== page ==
A Case for Family Finding

A Case for Family Finding
Leslie Worley, MSW
Permanency Specialist

 

Family Finding has become somewhat of a phenomenon in the child welfare system in the past decade.  Met with resistance at first, family finding has proved to be successful in many ways.  The following is a past case example that this social worker was involved with first-hand:

 

The children involved in this particular case were a sibling group of 3 African American girls.  Their ages were 13, 8 and 14 months.  The oldest girls had entered care when they were 10 and 5 years old.  They were placed together in a foster home while the baby was with another foster family.  Had they stayed in foster care, the oldest girls would have most likely moved from place to place in different foster homes and the baby would have been adopted by the initial foster parents who were caring for her.  The eldest girl had some behavioral issues related to the trauma she had experienced in her life and her odds of being adopted were decreasing every year, as per statistics of older foster care youth. The foster care mother who was caring for the baby wanted to just adopt the baby and did not want the other two girls.  Had an intensive family finding program not been utilized for these girls, it’s hard to know if they would’ve even grown up with each other.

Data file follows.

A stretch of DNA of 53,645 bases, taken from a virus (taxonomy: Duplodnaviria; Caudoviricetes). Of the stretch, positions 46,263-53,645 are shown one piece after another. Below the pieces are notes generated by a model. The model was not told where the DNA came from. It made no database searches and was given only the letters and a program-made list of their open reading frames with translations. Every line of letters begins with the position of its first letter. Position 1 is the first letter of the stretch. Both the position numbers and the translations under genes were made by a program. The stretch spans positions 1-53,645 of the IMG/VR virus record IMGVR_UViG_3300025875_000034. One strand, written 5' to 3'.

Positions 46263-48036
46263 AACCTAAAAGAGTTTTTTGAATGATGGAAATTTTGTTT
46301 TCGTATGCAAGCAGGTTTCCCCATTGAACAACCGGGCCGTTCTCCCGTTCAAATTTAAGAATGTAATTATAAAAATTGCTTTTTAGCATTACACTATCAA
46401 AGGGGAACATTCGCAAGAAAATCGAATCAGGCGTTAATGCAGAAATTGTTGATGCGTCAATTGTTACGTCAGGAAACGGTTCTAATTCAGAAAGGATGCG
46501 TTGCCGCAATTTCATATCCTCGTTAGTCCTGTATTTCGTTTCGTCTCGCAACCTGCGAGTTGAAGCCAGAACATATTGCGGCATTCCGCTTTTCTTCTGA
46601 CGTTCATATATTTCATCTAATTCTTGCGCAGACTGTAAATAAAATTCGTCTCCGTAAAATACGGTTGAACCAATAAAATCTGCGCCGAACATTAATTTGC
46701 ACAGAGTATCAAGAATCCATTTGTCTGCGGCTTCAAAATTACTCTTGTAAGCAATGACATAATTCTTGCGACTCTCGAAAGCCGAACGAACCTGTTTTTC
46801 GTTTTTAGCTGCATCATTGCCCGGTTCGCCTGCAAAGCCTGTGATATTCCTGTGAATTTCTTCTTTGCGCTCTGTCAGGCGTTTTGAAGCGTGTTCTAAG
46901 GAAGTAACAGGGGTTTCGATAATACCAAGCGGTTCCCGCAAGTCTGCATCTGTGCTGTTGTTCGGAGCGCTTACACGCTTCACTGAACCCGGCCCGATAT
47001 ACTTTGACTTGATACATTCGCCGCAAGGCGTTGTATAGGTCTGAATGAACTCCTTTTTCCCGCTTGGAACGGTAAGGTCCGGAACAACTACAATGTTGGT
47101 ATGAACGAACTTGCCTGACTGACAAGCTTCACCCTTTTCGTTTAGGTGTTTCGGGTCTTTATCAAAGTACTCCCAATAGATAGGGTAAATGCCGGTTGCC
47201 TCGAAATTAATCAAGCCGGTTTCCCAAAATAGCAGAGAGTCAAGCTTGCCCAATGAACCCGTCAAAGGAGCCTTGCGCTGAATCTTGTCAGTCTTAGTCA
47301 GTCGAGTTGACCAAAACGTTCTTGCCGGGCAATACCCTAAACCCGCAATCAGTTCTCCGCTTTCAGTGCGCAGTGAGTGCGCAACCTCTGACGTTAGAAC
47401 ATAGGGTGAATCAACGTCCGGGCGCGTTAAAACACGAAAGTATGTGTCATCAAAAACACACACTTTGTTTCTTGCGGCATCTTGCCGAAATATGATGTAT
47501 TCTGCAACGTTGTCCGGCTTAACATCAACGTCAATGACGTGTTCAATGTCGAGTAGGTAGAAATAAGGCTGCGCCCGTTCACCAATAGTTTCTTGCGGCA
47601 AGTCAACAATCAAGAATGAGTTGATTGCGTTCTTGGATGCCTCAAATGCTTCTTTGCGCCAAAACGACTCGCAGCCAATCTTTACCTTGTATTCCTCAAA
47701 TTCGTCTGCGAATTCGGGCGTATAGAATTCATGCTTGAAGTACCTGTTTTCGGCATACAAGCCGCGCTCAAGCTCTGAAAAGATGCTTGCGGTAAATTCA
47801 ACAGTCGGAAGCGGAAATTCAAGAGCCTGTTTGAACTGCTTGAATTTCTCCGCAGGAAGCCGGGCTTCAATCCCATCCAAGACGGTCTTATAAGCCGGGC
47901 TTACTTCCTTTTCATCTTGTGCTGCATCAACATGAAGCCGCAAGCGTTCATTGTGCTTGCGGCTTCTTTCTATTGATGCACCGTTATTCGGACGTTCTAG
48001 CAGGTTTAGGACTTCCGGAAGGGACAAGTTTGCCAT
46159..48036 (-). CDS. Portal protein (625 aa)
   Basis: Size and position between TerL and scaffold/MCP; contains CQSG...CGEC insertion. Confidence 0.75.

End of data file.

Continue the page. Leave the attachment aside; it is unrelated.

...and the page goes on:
Once the intensive family finding program was utilized, the family recruiter found nearly 80 family members for the three sisters, including second cousins, third cousins, and other extended family that the team had never known about.  Some of these family members were not viable resources due to incarcerations or histories of abuse, and some physically or financially could not take on three children but still wanted to be in the youth’s lives.  Eventually, a few cousins did come forward who were interested in adopting all three girls. 

 

With an intensified effort from the whole team – including the GAL, AAG, case worker, permanency specialist, family finder, and foster parents – a cousin and her husband filed a petition to adopt the girls.  The couple had already raised children of their own and so the girls had even more family with whom to make connections. The girls were able to all attend a big family reunion and got to meet many cousins who were close in age, as well as various other cousins who were now adults.  Their cousin’s husband even attended a ‘father-daughter’ basketball game for the oldest girl.  These cousins were truly the best adoptive placement for these girls.

 

These are the kind of results that family finding can produce. The cornerstone of permanency services at Adoptions Together is family finding, and by utilizing this critical tool, many life-long connections have been found for foster care teens. 

 

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